Named after Hope Town’s founder, this museum showcases the history of the area with photography and artifacts. They host events for the island’s Heritage Day and track the genealogy of the Malone family.

Most guests think that it is relevant to become informed about as much surrounding the culture and history of the Bahamas as is attainable, and this museum shares that occasion. Among the numbered presentations at this museum, travelers likely will make note of a collection of permanent exhibits. These are this attraction’s enduring expositions.

Sacred Space

Sacred Space is a created piece that is located on Paradise Island. When some of the sacred Casuarina trees were eroding the shoreline, so the artist Antonius Roberts transformed them into beautiful art. Roberts was able to transform the trees into the beautiful women that you see today. The site is also a significant location in Bahamian Slave history, as it was the landing ground for many slave ships and close to the former sugar plantations. It was created in 2006 and still stands today!

Sacred Women

Cetacean Museum

Hopetown, Elbow Cay

This specialized museum is dedicated to the long and rich history of whaling. While the practices has for the most part died out over the years, whaling was a very influential industry for much of the early and pre-industrial era world, providing the world with oil. The Cetacean Museum will take you through this history.

There are a variety of different exhibits at the Cetacean Museum. Visitors should expect to see plenty of historic maps and whaling charts, stories of whalers, and a collection of whale bones on display. All guests are sure to leave with some new knowledge about this often overlooked aspect of maritime history.

Junkanoo Expo

Woodes Rogers Walk, downtown Nassau, New Providence

Explore the history and culture of Junkanoo, the carnival-party with bright colors, and intricate costumes. Junkanoo Expo houses some truly amazing costumes and masks and makes a great, quick attraction while in Nassau.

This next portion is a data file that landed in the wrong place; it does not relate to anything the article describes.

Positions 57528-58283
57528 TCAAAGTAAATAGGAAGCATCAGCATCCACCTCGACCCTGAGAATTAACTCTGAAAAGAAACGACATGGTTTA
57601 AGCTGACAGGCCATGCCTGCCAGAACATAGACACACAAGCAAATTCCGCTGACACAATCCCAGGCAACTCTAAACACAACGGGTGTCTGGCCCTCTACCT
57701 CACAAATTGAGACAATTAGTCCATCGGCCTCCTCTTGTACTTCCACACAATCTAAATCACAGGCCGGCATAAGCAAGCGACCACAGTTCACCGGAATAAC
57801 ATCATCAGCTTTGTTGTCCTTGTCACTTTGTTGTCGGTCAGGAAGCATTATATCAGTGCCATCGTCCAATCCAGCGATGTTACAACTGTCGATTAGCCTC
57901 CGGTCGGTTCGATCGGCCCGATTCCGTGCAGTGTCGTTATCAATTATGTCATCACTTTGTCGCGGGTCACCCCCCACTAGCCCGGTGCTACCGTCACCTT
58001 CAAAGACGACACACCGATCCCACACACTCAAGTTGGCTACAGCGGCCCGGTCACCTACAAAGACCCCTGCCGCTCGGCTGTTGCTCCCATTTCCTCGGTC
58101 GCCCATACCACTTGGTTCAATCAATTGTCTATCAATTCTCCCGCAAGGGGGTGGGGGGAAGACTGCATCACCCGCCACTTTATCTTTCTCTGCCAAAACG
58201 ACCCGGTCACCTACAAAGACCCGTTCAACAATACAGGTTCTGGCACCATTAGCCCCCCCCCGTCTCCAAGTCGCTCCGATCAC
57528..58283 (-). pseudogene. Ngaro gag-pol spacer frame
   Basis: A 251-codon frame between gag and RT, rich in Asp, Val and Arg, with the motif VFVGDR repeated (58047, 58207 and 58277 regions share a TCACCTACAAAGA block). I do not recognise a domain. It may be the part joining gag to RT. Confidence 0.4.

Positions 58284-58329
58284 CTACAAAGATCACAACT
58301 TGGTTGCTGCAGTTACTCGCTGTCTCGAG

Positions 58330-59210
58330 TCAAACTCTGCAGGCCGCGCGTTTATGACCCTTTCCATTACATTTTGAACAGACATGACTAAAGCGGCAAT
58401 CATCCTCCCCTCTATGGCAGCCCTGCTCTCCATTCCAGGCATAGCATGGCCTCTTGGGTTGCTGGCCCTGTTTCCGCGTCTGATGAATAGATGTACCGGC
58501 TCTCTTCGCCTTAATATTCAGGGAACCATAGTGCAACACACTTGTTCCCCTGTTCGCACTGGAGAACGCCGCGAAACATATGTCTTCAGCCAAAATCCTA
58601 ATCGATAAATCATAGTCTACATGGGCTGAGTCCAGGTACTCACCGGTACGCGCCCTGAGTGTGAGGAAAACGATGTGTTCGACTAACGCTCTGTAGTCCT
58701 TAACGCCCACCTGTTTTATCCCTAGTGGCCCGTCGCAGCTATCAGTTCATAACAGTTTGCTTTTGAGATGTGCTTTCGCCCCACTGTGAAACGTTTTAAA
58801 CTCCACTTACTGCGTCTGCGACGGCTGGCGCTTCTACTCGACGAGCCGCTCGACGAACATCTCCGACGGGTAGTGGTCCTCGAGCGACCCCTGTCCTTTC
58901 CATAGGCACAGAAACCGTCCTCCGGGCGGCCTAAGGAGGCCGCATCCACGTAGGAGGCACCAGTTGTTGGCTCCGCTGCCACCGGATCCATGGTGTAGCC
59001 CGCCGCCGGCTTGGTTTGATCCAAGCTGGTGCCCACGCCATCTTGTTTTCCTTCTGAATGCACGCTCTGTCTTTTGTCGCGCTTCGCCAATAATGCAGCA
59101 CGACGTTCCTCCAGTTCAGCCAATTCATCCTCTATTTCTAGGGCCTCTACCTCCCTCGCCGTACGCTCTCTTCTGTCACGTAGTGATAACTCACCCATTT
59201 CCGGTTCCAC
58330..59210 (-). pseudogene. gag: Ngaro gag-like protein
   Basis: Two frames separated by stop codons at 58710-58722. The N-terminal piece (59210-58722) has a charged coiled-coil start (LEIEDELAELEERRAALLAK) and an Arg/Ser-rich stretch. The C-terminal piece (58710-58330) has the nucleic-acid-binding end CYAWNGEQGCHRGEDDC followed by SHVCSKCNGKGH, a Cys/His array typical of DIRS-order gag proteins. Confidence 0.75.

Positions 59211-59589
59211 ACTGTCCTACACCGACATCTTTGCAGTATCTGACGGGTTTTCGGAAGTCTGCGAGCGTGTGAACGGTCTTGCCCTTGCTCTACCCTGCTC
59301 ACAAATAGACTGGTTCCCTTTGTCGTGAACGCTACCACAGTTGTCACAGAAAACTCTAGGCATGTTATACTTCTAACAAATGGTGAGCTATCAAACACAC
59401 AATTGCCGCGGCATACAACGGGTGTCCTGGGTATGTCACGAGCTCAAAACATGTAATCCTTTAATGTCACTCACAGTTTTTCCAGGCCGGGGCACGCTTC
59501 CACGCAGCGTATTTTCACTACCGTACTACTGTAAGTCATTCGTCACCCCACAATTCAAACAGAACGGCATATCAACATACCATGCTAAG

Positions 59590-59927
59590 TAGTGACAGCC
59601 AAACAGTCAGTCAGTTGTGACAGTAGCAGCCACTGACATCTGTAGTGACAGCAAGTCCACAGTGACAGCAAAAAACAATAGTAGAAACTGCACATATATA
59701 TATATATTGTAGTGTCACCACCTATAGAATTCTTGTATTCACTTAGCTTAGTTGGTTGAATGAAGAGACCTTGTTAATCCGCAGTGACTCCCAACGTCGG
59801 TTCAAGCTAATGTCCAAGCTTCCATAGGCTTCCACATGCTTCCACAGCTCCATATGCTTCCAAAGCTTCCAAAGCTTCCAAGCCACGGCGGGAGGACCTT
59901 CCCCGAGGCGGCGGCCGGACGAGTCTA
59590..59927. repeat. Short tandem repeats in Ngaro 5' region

Guests are invited to walk through the small museum to view the many colorful costumes. While exploring the exhibits, you are likely to run into Mrs. Nash Ferguson, who owns the museum. Feel free to ask questions and talk about the costumes to make the most out of your experience.

The museum is actually a house re-purposed to showcase the many costumes and hats. As it is right off the cruise dock, you may need to look for it a bit. However, it is a popular attraction, and there are signs to help you spot it.

Bahamas Historical Society Museum

Elizabeth Avenue & Shirley Street, downtown Nassau, New Providence

As the main museum of the Bahamas Historical Society, this building maintains a large collection of artifacts and documents that span more than five hundred years of Bahamas history.

Exhibits at the museum feature collections of historic relics including a coat of arms, the islands’ Declaration of Independence, stone slabs featuring petroglyphs, and scale models of historic ships.

If you’ve worked up an appetite during your museum visit, don’t worry — you’ll find a concentration of lunch and dinner spots within traveling distance. Cafe Matisse, which dishes out Italian meals, will be of particular interest to visitors looking for a convenient meal. Balduccino Fine Foods and Taj Mahal are some of the other restaurant options close to Bahamas Historical Society Museum. At Taj Mahal you and your party should try a bite of Indian meals and enjoy the Bahamas scene.